Country Dark shines a precise and unsparing light on ugly places an audience might not like to go. It is a story of addiction, power struggles, and thwarted escapes. It is not for fainthearted viewers. It is a play for people who love theatre, though it capitalizes on the less-appealing aspects of voyeurism.
The play begins with an apparently innocuous boy-met-girl story and a homecoming. A young man, Charles (Eric Martin Brown), has invited his new girlfriend, Lisa (Krista Braun), to his family cabin in the woods. Charlie's older brother, Leo (Gerry Hildebrandt), is the family. There are ominous warnings of violence in the mention of dead crows and black eyes, but the expertly calculating direction (Clyde Baldo) didn't let the audience add them up right away. Maybe the leaves and dirt on the floor of the outstanding set (Baldo, as well) ought to have tipped the viewer off to the evil within. But sometimes a cabin in the woods is, well, just a cabin in the woods. Step-by-step, the audience were lured into the increasingly unworldly world of the voyeur and his vicarious pleasures -- by a topless dancer and a procurer, no less, visiting an older brother, who, it is slowly revealed, is addicted to pornography. The family bond requires the brother to supply the subjects.
In retrospect, there were plenty of hints of what was to come -- a mother's desertion, the requirement of dressing for dinner in the woods. How was the audience different from Leo? Charles and Lisa wanted to escape the "life," but the lighted pathway eluded them. Clothing, food, and props were manipulated as symbols of addiction and attraction, expertly costumed (Katie Hellmuth) -- from the satanic smoking jacket to the sexy black dress -- and lit in a way that carried the audience willingly into the dark and abandoned it to face the consequences of its own participation in the experience.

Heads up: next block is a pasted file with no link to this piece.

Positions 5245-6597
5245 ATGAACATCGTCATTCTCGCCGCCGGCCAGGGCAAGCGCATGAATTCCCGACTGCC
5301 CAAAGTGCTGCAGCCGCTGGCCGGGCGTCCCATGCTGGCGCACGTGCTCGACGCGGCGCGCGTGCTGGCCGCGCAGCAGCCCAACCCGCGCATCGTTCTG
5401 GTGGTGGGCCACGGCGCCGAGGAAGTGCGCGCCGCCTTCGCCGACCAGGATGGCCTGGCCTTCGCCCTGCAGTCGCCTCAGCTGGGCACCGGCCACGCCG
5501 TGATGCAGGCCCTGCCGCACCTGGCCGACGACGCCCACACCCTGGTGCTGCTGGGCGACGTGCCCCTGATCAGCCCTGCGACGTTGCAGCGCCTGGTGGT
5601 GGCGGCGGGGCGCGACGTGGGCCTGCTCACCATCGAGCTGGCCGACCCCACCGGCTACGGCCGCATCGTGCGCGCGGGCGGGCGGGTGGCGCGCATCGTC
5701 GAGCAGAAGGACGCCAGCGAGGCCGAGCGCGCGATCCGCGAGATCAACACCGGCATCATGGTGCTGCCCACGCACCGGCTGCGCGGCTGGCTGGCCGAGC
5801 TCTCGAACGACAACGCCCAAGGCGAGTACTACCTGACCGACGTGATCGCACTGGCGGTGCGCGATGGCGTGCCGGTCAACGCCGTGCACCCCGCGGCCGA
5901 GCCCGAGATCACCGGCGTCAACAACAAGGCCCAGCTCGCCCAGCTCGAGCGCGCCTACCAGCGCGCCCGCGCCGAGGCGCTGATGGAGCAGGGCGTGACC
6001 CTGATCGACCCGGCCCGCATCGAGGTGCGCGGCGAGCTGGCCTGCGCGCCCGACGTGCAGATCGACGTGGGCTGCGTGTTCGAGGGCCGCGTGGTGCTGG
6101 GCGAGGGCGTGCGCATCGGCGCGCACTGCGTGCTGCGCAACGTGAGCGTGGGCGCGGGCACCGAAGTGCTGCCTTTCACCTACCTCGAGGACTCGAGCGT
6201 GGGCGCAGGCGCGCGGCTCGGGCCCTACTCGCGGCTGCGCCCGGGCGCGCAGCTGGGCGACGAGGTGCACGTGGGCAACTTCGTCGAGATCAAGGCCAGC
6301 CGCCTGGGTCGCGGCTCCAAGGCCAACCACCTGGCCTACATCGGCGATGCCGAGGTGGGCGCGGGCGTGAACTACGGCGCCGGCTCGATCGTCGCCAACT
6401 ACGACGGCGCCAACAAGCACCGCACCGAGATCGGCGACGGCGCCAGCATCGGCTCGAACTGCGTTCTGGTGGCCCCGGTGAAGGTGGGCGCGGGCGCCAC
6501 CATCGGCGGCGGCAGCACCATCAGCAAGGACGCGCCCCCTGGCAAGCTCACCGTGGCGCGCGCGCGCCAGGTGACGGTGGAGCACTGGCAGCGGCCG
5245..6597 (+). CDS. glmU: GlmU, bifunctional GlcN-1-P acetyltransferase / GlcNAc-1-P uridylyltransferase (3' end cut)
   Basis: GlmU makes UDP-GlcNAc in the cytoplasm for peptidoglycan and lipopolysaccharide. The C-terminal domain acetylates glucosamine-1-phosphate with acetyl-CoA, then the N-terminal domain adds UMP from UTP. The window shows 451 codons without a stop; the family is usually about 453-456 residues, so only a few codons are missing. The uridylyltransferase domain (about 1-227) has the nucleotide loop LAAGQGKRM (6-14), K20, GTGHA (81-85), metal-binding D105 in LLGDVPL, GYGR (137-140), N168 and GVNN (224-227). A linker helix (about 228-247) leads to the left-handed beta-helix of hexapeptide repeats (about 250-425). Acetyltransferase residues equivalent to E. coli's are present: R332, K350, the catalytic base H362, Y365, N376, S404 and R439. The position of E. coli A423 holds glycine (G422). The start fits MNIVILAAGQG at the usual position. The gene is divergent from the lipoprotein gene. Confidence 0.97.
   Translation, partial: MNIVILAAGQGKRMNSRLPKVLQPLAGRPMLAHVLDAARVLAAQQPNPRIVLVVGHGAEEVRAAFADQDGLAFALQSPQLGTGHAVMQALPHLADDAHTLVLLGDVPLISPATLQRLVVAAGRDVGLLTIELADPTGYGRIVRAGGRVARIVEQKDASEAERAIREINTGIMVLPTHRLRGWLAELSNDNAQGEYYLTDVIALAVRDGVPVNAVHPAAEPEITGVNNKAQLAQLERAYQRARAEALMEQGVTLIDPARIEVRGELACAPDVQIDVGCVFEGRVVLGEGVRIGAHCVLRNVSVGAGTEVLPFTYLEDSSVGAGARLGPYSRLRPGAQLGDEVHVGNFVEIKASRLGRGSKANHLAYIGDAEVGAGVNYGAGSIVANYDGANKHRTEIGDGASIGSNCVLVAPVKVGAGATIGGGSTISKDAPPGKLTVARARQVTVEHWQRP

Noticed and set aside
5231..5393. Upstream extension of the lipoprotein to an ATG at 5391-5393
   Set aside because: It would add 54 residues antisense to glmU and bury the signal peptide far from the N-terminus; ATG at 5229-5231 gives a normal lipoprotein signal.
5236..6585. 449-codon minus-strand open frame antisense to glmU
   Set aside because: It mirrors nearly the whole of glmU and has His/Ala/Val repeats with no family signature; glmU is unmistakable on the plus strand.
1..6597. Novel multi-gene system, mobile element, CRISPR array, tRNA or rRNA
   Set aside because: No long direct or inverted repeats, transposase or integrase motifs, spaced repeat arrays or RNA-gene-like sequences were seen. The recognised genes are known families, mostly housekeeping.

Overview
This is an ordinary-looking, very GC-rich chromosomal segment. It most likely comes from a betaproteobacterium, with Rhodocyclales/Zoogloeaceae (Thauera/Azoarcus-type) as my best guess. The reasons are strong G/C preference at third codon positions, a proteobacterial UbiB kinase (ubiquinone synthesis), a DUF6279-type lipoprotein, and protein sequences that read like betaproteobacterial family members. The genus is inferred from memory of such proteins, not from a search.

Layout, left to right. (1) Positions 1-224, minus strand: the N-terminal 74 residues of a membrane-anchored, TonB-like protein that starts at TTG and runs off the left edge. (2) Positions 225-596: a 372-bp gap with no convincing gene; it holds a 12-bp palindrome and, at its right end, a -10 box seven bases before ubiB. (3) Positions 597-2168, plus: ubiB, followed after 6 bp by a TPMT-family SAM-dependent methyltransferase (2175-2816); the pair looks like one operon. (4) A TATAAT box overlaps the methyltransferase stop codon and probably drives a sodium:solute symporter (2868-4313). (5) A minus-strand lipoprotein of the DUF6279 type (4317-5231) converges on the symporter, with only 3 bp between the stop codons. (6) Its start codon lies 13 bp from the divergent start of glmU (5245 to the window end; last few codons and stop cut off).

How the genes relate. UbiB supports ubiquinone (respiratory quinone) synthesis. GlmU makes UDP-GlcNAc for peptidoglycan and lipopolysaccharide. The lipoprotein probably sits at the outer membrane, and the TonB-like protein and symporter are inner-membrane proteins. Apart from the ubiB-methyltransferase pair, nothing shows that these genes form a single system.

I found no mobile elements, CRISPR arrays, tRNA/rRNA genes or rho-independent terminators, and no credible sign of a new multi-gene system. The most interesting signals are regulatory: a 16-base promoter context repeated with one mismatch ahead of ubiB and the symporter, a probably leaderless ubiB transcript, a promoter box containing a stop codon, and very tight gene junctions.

As Leo, Hildebrandt offered the right mix of calculation and sleaze. He was the perfect lure for the demeaning, dangerous game. As Lisa, Braun was convincing in her wish to take him on and win, but the playwright skillfully turns her words back on her wish in a haunting way that makes it clear she is up against the devil: "I want you both," she says tellingly, as if her heart were possessed, then corrects the irony: "I want you both to stop." Too late. As Charles, Brown conveyed accurately the desperation of a man who couldn't leave the deal with the devil -- particularly if the devil appeared in the person of his pathetic brother. All these performances were deeply affecting, with Hildebrandt's tragic quest for empathy -- to understand the beautiful -- the most poignant performance. The picture the audience was left with was well worth the thousand words and more that McIlwaine used, but the meaning exposed was negative and dark -- "like no dark you ever met up with."
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Copyright 2004 Deborah S. Greenhut